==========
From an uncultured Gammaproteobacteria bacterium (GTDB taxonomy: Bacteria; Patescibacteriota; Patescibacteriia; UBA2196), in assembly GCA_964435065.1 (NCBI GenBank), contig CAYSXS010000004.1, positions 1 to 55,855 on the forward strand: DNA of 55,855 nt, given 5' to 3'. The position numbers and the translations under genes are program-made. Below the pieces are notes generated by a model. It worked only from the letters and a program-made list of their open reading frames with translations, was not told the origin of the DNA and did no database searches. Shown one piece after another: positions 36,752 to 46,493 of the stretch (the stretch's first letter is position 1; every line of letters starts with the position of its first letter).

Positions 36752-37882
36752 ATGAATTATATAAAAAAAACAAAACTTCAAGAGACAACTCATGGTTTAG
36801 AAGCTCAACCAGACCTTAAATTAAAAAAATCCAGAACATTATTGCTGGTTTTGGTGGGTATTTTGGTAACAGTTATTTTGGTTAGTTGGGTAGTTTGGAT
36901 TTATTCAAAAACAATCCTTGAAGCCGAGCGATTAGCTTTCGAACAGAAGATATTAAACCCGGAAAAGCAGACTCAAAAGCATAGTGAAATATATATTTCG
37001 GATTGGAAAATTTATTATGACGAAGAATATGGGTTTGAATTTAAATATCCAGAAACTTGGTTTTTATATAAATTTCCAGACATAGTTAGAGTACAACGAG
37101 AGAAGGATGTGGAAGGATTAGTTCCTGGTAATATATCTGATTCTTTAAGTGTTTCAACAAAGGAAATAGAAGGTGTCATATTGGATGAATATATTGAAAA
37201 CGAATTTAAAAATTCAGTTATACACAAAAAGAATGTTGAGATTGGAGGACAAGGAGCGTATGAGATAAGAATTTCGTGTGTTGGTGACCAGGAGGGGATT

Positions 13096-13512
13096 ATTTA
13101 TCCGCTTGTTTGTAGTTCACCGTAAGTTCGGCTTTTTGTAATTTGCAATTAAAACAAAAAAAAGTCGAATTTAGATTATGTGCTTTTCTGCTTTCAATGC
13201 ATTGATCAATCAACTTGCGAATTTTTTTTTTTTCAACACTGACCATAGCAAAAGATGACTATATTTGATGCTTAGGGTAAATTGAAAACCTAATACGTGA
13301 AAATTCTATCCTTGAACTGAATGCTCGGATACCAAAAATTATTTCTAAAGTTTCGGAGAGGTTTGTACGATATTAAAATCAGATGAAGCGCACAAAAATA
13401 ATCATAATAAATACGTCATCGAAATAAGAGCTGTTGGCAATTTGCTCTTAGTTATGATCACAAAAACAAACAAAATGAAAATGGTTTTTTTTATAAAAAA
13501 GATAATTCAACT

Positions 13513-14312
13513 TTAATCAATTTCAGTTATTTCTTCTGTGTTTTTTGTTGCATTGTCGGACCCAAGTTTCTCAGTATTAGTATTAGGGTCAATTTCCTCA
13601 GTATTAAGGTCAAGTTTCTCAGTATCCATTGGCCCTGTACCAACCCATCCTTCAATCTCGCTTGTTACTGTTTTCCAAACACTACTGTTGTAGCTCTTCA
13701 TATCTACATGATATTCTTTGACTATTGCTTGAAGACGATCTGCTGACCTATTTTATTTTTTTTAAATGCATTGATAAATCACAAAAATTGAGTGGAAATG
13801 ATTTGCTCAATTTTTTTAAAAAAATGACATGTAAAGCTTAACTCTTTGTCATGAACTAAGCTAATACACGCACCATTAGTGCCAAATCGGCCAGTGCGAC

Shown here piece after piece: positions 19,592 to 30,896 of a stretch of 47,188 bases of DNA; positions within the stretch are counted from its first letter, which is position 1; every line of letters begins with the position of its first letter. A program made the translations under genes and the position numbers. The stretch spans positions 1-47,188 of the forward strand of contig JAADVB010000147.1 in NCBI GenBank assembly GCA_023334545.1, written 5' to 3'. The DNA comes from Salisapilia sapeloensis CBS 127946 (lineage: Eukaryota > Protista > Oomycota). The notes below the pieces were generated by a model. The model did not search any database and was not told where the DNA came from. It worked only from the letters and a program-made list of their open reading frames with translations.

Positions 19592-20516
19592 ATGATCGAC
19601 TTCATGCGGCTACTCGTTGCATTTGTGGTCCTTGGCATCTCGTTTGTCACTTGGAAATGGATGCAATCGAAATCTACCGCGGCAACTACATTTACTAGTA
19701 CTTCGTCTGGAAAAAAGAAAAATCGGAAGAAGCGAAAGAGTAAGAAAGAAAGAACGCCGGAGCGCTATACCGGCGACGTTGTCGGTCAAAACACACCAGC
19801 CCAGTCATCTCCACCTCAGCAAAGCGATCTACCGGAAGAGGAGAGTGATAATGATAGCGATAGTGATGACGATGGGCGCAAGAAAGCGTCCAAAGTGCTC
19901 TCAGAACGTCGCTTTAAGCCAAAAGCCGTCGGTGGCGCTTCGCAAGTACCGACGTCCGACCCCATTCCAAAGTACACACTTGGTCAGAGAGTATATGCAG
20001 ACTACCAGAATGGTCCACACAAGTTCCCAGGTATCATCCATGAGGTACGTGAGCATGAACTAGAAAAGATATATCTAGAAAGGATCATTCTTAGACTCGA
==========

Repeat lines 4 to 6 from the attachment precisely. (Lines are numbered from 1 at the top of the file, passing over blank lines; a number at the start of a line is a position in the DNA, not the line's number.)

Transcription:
36801 AAGCTCAACCAGACCTTAAATTAAAAAAATCCAGAACATTATTGCTGGTTTTGGTGGGTATTTTGGTAACAGTTATTTTGGTTAGTTGGGTAGTTTGGAT
36901 TTATTCAAAAACAATCCTTGAAGCCGAGCGATTAGCTTTCGAACAGAAGATATTAAACCCGGAAAAGCAGACTCAAAAGCATAGTGAAATATATATTTCG
37001 GATTGGAAAATTTATTATGACGAAGAATATGGGTTTGAATTTAAATATCCAGAAACTTGGTTTTTATATAAATTTCCAGACATAGTTAGAGTACAACGAG